David Quantick

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David Quantick
Born (1961-05-14) 14 May 1961 (age 53)

David Quantick (born 14 May 1961, Wortley, South Yorkshire, England)[1] is a freelance journalist, writer and critic who specialises in music and comedy.

Career history[edit]

David Quantick began writing for the music publication NME in 1983, alongside Danny Baker and Paul Morley. Together with Steven Wells, he contributed to many of the humorous snippet sections in the paper. In addition to rock journalism, he was also submitting jokes and sketches to British comedy shows such as Spitting Image.

Quantick built his profile steadily and his name began to appear increasingly often in print, radio and television. In 1992, Armando Iannucci asked him to join the writing team for the Radio 4 spoof news programme On the Hour, after which he made the natural progression to the television follow-up The Day Today (BBC2, 1994). Both shows were highly acclaimed and won awards, and secured a loyal cult following.

Quantick ceased submitting copy to the NME in 1995, and around this time, he was appearing regularly on Collins and Maconie's Hit Parade (Radio 1, 1994–1997), commenting astringently upon music's stars. This developed into his own named slot in the show, named Quantick's World. His connection with Maconie continued in parallel on the weekly show, The Treatment on BBC Radio Five Live, which was an hour-long satirical news round-up.

In 1995, Carlton Television broadcast a set of 6 pilot television shows, one of which was Now What?. The series was not picked up for development but Quantick found a writing partner through these proceedings in Jane Bussmann. The two went on to write and perform Bussmann & Quantick Kingsize (1998), a series of sketches and monologues for BBC Radio 4.

Quantick rejoined Chris Morris to write for Brass Eye in 1996 (broadcast in 1997). He also wrote for Morris's radio series Blue Jam (Radio 1, 1997) and the subsequent television version Jam (Channel 4, 2000). The 2001 Brass Eye Special attracted so much protest that Government ministers promptly condemned the programme without having seen it.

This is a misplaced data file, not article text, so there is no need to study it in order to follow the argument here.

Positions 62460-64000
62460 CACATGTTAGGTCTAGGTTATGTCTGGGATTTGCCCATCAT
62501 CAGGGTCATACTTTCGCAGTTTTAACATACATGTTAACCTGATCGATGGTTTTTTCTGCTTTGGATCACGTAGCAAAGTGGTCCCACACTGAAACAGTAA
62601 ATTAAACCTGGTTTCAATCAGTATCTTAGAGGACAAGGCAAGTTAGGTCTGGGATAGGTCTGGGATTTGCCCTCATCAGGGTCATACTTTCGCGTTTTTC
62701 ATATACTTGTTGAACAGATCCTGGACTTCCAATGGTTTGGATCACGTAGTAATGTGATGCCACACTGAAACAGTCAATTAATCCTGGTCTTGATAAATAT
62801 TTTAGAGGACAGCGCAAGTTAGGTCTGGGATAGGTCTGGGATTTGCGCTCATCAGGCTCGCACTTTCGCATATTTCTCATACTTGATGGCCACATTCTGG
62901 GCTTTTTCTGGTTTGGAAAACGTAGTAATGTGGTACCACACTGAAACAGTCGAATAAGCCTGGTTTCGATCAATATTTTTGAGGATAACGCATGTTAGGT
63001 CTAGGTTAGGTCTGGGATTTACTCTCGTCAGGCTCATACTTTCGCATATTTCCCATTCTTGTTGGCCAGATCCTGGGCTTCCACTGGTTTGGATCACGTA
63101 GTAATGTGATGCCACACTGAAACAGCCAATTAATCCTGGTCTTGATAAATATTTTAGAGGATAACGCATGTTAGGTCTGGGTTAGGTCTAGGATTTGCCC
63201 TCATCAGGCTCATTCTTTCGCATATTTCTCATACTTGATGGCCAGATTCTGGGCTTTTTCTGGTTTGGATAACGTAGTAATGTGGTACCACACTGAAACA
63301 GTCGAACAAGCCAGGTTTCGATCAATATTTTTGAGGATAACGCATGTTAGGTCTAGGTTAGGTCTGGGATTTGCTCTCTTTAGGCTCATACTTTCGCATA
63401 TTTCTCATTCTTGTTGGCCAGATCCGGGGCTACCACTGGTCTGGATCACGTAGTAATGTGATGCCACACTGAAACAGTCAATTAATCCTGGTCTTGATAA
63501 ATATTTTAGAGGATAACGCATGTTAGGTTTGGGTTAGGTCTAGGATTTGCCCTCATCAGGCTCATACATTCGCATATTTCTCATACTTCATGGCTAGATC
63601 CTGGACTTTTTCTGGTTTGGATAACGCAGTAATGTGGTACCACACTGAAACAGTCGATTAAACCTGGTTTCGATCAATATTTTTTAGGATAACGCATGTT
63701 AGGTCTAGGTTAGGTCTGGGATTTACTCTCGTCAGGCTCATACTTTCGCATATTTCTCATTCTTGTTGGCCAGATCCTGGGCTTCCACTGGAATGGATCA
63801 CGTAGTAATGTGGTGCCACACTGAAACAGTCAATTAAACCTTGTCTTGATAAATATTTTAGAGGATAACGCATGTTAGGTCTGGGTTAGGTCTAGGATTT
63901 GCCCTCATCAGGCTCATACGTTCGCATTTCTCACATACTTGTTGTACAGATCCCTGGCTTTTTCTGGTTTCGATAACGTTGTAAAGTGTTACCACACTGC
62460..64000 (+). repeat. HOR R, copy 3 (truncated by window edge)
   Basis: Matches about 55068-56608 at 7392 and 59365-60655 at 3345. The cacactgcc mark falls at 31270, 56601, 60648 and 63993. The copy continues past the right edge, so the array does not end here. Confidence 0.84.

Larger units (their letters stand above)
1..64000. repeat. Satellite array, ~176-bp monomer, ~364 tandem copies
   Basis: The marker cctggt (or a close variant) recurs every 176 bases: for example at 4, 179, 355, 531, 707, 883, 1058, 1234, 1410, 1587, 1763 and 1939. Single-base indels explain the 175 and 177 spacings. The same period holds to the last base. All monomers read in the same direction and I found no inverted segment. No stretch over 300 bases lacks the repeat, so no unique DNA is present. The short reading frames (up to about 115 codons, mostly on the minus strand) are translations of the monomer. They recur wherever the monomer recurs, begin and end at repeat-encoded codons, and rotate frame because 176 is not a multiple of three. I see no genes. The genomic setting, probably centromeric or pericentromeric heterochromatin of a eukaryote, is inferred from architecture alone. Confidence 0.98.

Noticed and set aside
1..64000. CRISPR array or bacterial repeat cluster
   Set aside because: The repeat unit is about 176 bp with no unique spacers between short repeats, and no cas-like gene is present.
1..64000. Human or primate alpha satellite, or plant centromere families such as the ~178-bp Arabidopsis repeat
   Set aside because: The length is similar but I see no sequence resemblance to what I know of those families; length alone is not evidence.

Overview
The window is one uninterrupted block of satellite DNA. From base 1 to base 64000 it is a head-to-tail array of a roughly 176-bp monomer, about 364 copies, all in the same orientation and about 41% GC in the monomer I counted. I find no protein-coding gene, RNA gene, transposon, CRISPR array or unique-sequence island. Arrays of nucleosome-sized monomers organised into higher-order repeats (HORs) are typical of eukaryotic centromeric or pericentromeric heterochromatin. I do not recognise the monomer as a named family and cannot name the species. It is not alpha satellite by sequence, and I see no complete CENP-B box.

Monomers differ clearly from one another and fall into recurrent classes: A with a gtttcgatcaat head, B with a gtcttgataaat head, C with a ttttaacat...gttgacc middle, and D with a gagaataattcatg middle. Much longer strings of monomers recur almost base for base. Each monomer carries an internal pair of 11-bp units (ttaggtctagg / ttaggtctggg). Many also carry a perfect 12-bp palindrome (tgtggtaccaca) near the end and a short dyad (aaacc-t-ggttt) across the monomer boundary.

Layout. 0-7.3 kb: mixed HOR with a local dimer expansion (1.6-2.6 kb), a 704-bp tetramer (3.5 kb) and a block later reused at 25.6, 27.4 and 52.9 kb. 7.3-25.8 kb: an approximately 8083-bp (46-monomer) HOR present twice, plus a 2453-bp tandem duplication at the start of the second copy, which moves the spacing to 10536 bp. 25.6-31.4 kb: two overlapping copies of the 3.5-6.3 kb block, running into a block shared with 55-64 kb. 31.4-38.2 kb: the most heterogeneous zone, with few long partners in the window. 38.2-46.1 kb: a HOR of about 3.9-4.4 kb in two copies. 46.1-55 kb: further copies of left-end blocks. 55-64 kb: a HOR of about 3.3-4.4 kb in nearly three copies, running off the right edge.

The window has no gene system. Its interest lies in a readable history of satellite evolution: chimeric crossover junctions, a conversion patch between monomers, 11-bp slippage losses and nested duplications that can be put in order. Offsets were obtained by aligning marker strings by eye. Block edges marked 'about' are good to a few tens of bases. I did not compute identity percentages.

Throughout this period, he also contributed to less provocative fare such as Smack the Pony (Channel 4, 1999 – 2001), Harry Enfield's Brand Spanking New Show (Sky One, 2000) and could be heard on Radio 4's The 99p Challenge.

In 2000, Quantick and Bussmann created the world's first internet sitcom Junkies about three heroin addicts.[1] Quantick also claimed it as the first docusitcom (documentary/sitcom). It starred long-time Morris collaborator Peter Baynham, with Sally Phillips (Smack the Pony) and Peter Serafinowicz (Look Around You). The project grew out of the writing pair's frustration with the commissioning process. The average sitcom, they said, costs £200,000 to make and finding funds is too difficult. So they secured the services of cast and crew on a voluntary basis and made a show for less than £4,000. The site received over a million visits in its first eight months of existence.[1]

In 2001, Quantick collaborated with Collins and Maconie again on Lloyd Cole Knew My Father, a live show where the three recounted humorous tales of working as rock journalists. Stories were mainly concerned with the deflating aspects of the job, such as the boredom, missing assignments, and the idiosyncrasies of fan letters. A performance was later broadcast on Radio 2 as a six-episode series.

Around this time, Quantick took part in a number of nostalgic list shows on British television themed around decades past: I Love the 1980s and I Love the 1990s etc.

In 2003 and 2005, Quantick contributed material to sketch show That Mitchell and Webb Sound, and co-wrote five series of 15 Minute Musical (2004–08) with Richie Webb, whom he also wrote with on several series of Parsons and Naylor's Pull-Out Sections. He also made several appearances on Clive Anderson's radio panel show We've Been Here Before in 2003 and 2004. 2005 also saw him take part in Channel 4's Come Dine With Me, with four other celebrities. Throughout, Quantick worked on biographies of musicians and comedians (The Clash, Beck, Lenny Bruce, Richard Pryor and Bill Hicks).